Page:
Broken Bones - a Real Risk for Seniors
For seniors who face a variety of health issues as they age, bone fractures pose a serious problem; and the most common way by far to break a bone is to fall. It is estimated that one out of every three seniors (over 65) in the U.S. falls every year, and that falls account for over 85% of all fractures in people who are aged 65 years or older.
The most common bones to fracture in older people are the hip, the thigh bone (femur), the pelvis and the spine (vertebrae), followed by the upper arm bone (humerus), forearm, hand, leg, and ankle bones. And of these, hip fractures are the most prevalent and the most dangerous to overall health. But any broken bone suffered by a senior poses problems that must be addressed and, where possible, corrected. Put more simply, bone breakage in later life is a serious health risk.
One reason that bones to break more easily as we age is that so many people develop brittle bones; those bones lose calcium and mineral content, and the result is thinner, more easily broken bones. This loss of bone mass or bone density can be caused by different things including osteoporosis, the use of long-term corticosteroids medications or a deficiency in Vitamin D.
Healing from a broken bone can take longer when you're older. It's estimated that between five and ten percent of broken bones in seniors will heal slowly or incompletely. In the most extreme cases, the two sides of the fractured bone may never join or and knit together, leaving many seniors confined to wheelchairs.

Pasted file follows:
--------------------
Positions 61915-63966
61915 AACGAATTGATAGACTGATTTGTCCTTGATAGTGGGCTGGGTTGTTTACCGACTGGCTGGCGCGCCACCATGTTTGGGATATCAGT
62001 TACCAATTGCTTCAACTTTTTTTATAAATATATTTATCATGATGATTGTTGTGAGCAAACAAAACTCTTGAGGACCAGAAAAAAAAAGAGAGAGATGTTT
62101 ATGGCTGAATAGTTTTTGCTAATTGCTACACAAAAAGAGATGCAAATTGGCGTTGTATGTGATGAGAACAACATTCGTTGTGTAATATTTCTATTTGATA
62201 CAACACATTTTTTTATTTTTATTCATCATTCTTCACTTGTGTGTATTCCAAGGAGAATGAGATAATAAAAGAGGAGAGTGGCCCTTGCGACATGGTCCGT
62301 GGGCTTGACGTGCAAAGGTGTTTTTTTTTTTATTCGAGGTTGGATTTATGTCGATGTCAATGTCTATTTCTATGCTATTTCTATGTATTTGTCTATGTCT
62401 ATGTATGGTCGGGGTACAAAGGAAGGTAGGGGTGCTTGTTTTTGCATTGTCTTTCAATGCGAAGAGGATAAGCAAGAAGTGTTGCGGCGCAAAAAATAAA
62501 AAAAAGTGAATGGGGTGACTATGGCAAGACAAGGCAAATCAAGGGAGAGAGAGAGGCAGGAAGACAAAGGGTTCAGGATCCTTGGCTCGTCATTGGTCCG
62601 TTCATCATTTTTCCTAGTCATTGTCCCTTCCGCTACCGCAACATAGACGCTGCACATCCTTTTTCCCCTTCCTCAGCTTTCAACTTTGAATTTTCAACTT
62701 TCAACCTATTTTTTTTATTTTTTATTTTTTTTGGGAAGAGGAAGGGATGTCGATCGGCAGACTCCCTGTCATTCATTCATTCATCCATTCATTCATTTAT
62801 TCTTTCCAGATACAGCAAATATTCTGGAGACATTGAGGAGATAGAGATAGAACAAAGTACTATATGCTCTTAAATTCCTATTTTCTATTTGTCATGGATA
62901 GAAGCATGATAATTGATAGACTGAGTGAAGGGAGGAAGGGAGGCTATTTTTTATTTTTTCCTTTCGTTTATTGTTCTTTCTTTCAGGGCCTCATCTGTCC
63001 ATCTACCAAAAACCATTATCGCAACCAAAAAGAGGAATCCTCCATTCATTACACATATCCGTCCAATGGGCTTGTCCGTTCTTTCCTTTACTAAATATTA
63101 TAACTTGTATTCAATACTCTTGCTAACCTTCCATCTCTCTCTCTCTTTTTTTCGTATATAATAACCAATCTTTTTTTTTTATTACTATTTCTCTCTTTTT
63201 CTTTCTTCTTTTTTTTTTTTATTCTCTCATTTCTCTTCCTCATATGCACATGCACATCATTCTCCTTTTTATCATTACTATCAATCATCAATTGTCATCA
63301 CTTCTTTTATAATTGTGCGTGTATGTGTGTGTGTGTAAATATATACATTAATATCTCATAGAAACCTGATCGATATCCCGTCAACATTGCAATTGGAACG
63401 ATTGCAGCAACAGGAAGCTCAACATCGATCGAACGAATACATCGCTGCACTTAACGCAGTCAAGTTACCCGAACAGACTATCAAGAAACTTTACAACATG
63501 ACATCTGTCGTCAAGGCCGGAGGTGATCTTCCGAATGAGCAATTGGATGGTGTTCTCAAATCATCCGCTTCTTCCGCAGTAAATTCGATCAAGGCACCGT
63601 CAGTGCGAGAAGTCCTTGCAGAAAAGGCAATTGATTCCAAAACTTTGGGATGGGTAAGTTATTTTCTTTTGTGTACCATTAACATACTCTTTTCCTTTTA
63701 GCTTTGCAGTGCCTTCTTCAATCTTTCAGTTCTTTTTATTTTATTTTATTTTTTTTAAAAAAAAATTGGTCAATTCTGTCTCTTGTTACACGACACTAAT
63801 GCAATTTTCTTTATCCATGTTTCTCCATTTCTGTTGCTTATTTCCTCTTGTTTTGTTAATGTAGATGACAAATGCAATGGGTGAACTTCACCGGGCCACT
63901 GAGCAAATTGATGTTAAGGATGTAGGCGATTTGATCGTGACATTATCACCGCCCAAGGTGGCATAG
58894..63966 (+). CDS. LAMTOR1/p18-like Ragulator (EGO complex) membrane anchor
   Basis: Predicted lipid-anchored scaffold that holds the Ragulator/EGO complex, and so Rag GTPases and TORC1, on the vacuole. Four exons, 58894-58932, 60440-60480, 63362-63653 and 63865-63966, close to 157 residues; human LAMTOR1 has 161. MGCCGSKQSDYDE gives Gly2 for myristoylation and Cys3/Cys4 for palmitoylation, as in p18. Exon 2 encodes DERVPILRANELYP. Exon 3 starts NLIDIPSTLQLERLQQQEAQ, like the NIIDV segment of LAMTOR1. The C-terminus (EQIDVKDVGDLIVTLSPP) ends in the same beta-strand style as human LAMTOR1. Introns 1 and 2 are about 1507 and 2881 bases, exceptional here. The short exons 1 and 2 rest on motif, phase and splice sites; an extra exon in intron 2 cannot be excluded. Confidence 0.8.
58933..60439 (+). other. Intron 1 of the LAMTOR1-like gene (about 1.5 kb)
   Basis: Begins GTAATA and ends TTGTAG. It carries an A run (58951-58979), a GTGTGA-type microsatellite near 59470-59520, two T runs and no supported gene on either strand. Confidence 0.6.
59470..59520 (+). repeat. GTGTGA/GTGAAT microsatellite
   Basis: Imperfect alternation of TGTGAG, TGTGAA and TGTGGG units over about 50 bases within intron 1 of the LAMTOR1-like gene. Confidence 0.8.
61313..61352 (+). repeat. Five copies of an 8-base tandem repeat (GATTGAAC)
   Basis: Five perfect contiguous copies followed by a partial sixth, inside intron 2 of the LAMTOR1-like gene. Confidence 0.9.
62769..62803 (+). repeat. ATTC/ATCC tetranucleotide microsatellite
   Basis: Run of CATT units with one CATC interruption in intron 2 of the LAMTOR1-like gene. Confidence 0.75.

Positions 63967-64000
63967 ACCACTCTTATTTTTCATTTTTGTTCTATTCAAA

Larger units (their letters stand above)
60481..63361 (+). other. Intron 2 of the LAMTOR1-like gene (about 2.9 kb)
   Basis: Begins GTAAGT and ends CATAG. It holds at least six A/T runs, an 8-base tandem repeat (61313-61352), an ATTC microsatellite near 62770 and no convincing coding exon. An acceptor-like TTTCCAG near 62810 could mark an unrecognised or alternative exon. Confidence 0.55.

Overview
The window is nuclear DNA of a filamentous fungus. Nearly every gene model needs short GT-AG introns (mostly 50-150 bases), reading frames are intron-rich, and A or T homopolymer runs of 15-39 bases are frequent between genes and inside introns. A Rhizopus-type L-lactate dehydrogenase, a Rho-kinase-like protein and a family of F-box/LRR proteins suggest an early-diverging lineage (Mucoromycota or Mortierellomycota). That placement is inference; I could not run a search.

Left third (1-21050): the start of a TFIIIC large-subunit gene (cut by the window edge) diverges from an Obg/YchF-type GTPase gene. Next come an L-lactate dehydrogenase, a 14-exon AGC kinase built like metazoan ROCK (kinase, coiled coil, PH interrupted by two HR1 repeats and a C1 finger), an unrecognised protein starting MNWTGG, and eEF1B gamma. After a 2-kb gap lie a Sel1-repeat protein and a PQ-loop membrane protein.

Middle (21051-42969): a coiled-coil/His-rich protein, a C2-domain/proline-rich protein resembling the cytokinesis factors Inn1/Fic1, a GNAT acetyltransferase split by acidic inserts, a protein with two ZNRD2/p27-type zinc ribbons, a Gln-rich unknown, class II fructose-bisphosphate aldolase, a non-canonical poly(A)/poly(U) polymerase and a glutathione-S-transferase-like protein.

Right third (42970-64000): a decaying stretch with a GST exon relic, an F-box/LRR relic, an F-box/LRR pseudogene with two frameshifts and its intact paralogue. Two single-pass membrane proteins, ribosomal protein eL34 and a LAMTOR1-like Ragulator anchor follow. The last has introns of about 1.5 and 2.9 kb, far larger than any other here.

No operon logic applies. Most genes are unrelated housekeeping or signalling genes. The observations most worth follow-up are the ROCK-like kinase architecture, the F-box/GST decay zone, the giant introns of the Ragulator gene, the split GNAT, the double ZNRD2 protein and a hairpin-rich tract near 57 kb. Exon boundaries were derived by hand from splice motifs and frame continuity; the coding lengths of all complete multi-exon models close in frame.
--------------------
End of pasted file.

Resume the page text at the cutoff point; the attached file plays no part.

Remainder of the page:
A broken bone may require surgery, and surgery, sedation and extended hospitalization are all risky for seniors. Many normal aging developments like eyesight changes and diminishing coordination increase the risk of falling for older people. Arthritis, medications, balance problems from nervous disorders like Parkinson's and visual impairment like cataracts all contribute to the danger of injury from falling and breaking a bone.
There are some simple steps that can help prevent falls that break bones and cause other kinds of injury to seniors. The senior should be encouraged to do strengthening exercises and make sure they are taking no more than the prescribed amount of medications, especially those for sleep. Eyes and muscle and bone strength should be evaluated, Keeping the house well lite and installing safety bars are great safety measures. And make sure the floor is kept free of objects that could be stumbled over.
The best advice about seniors and broken bones is to try to prevent them from happening in the first place.